Ho hum. My point was that if someone came into my office and 'pulled me up on it' I'd tell him or her exactly that - it's not your business to pull me up on wearing or not wearing safety gear based purely on your idea of risk perception thanks very much, and was a slight pop at OP for giving in just like that after years of being relaxed about it. Perhaps I should inquire if m'colleague uses Head & shoulders as I don't think her hair looks as shiny as it used to, to which you'd quite rightly wonder what business it is of mine and to which I would probably do the James May celebratory dance and reply 'touché', maybe. If same colleague demanded to know if I was planning to carry condoms on a Friday night lads outing I'd also take the WTF? approach to her nosing.

    FWIW I play the lottery because although I accept that my chances of winning it are minimal for the odd pound every week or so it's effectively free and the net gain - the odd tenner, or something big to the point of being hugely beneficial - makes it something that if it did happen would be a massive benefit to me, my immediate & extended family and various others. I know it probably won't happen, but for a quid [or two from this week], what's the benefit in not doing it? I've been falling off bikes for about 44 years now with neutral outcomes. I don't see a comparison, except for some clutching at statistical straws.


    *** EDIT ***
    Oh FFS. Wear a helmet, wear five if you want to; I don't care. But please lay off this preachy attitude about how everybody really should wear one just in case. That's what gets on my wick, which is what my original response was about. Wear your helmet, wear it with pride. But keep your advice about mine and anybody else's well-being to yourself please.
  • slowbikeslowbike Posts: 8,494
    anewman wrote:
    There's a *MUCH* greater chance of coming off your bike and smacking your head than there is winning the National lottery, but people still play the lottery because they think it might happen.
    Is there by jove ... really ... would you like to show me the calculations for the probability of coming off my bike and smacking my head ... are the two independent probabilities? ie - could I smack my head without coming off first or come off without smacking my head? If so, please show how you come to the final probability figure for the combined event.

    btw - the chance of winning the lottery is 1 in 13,983,816 per line per entry. (that's 0.00072% chance per line per entry)
  • simon_esimon_e Posts: 1,677
    anewman wrote:
    some rubbish
    Condoms, Lottery chances... keep clutching at those straws, why dontcha.

    If you're not prepared to look at the facts but spout some dogma you've swallowed and regurgitate it then do us all a favour and go ride yer bike (and no, I don't mind whether you wear a helmet or not, it's up to you).
    Aspire not to have more, but to be more.
  • YossieYossie Posts: 2,600
    I sometimes use an open faced m/bike helmet if I know its going to be a tough commute (ie around Christmas).

    Its yellow and I've drilled some holes in it for ventilation (not too many and not too big as I don't want to impaire structural rigidity) but so far its held up fine.
  • shortcutsshortcuts Posts: 366
    9pok.jpg
  • CiBCiB Posts: 6,098
    anewman wrote:
    people still play the lottery because they think it might happen.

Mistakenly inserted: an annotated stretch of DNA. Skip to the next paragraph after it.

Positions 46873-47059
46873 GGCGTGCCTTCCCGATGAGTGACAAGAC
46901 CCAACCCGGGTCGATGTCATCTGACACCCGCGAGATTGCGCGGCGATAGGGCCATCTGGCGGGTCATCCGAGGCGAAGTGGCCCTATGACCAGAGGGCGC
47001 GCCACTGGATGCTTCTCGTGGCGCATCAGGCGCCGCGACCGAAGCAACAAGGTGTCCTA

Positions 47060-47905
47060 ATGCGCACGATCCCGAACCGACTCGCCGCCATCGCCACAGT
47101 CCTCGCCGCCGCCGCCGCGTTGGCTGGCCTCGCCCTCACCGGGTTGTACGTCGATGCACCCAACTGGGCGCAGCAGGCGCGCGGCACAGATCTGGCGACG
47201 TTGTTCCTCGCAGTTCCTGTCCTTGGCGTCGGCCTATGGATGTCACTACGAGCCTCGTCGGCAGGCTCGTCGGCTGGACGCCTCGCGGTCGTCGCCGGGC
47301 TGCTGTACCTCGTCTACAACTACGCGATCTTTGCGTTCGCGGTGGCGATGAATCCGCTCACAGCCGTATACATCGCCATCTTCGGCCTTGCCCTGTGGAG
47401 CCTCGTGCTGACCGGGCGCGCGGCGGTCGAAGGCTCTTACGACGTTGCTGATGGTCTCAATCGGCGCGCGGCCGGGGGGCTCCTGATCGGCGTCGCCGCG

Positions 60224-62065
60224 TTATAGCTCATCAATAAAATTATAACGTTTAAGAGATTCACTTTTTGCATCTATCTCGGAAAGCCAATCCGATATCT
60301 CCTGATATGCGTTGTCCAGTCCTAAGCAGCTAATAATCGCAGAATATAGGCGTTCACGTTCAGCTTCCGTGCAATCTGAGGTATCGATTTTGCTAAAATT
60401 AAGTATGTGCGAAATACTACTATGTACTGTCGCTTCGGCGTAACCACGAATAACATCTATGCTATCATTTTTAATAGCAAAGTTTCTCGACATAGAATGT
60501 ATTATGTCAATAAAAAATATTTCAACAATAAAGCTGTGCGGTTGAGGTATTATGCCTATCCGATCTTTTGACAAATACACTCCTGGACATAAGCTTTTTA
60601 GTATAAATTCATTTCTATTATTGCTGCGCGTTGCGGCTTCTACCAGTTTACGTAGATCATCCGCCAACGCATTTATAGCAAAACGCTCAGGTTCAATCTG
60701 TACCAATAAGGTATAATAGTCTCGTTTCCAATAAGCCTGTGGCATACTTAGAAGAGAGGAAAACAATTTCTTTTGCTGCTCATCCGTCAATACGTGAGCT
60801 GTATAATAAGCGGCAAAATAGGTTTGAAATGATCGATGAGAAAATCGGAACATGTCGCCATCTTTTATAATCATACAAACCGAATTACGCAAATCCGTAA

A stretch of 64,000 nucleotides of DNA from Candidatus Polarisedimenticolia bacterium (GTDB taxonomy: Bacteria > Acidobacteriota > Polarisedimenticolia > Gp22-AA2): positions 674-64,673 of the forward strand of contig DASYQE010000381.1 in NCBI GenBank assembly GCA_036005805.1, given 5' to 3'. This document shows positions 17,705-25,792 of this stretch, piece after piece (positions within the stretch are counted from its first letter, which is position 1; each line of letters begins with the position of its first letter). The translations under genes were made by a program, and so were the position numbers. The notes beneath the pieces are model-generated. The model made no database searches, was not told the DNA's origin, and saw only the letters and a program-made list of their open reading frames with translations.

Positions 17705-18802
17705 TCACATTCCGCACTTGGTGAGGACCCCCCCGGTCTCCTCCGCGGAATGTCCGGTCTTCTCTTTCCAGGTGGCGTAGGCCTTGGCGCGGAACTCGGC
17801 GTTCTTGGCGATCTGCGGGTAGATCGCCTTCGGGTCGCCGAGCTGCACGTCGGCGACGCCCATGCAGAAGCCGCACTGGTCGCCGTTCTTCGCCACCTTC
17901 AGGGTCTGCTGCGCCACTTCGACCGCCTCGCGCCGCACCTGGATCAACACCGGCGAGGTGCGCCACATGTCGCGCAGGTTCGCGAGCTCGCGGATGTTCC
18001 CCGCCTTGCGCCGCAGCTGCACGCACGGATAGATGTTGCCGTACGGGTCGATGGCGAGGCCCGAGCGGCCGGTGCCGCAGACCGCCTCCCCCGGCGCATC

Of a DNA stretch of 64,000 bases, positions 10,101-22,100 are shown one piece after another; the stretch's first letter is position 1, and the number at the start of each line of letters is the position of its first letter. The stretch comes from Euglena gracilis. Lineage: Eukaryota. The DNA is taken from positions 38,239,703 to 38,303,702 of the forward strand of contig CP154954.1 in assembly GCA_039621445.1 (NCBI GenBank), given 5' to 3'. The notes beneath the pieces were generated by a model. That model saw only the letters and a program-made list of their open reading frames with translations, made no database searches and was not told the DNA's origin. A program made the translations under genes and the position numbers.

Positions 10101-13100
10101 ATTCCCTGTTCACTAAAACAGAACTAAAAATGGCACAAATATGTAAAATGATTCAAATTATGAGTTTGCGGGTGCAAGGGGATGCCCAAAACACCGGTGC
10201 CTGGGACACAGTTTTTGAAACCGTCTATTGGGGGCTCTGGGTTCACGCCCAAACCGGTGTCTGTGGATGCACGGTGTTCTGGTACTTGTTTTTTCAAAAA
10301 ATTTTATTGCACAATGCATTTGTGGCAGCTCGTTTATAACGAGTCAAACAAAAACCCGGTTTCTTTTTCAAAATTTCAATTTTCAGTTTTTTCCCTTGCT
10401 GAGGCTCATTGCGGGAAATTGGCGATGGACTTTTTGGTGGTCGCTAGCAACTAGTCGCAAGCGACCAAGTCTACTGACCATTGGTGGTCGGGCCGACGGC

Actually people play the lottery because the risk v reward ratio is massive. For the sake of not having a pound coin in your pocket, you can become a multi-millionaire and most weeks someone does. For helmets the risk v reward is not on the same planet; it was a very silly analogy, in keeping with the helmet enthusiasts' approach to the whole business.
  • arran77arran77 Posts: 9,260
    shortcuts wrote:
    9pok.jpg

    I believe when I pulled that stunt recently, one of the fat tyre brigade objected :wink:

    http://www.bikeradar.com/forums/viewtopic.php?f=40088&t=12942903
    "Arran, you are like the Tony Benn of smut. You have never diluted your depravity and always stand by your beliefs. You have my respect sir and your wife my pity" :lol:

    seanoconn
  • bigmatbigmat Posts: 5,111
    Do more people suffer life changing head injuries due to not wearing a helmet than "win" the lottery? You'd have to take each as a percentage of the numbers involved. Very difficult to tell given the lack of evidence / research on the benefits of helmet use. I would suggest though that the former is as bad as the latter is good. FWIW, I have smashed a helmet once - over 20 years ago. Have scuffed / scraped helmets a couple of times since but not clear whether my head would have suffered an impact had I not been wearing one. My most recent crash was a face plant on tarmac, braking hard from 20mph+ and colliding with a pedestrian (his fault!) - helmet didn't get a scratch, my face took full impact, so full face helmets would probably make sense!

    I'll keep wearing one as its become habit and can't see any harm in doing so but its for the individual to decide.

    Back to OP, main issue is fit. As others have said, more expensive helmets will be lighter, better ventilated, better looking, maybe have a better retention system but the most important thing is that it fits your head - should stay in place without having the strap done up tight and be reasonably comfortable.
  • shortcutsshortcuts Posts: 366
    arran77 wrote:
    shortcuts wrote:
    9pok.jpg

    I believe when I pulled that stunt recently, one of the fat tyre brigade objected :wink:

    http://www.bikeradar.com/forums/viewtopic.php?f=40088&t=12942903
    such is life :D
  • fossyantfossyant Posts: 2,549
    Ribble has got a sale on helmets if you wear them.

    Just picked up a replacement Bell Sweep for £50. My old one is getting tired, and I payed well over £100 a few years ago.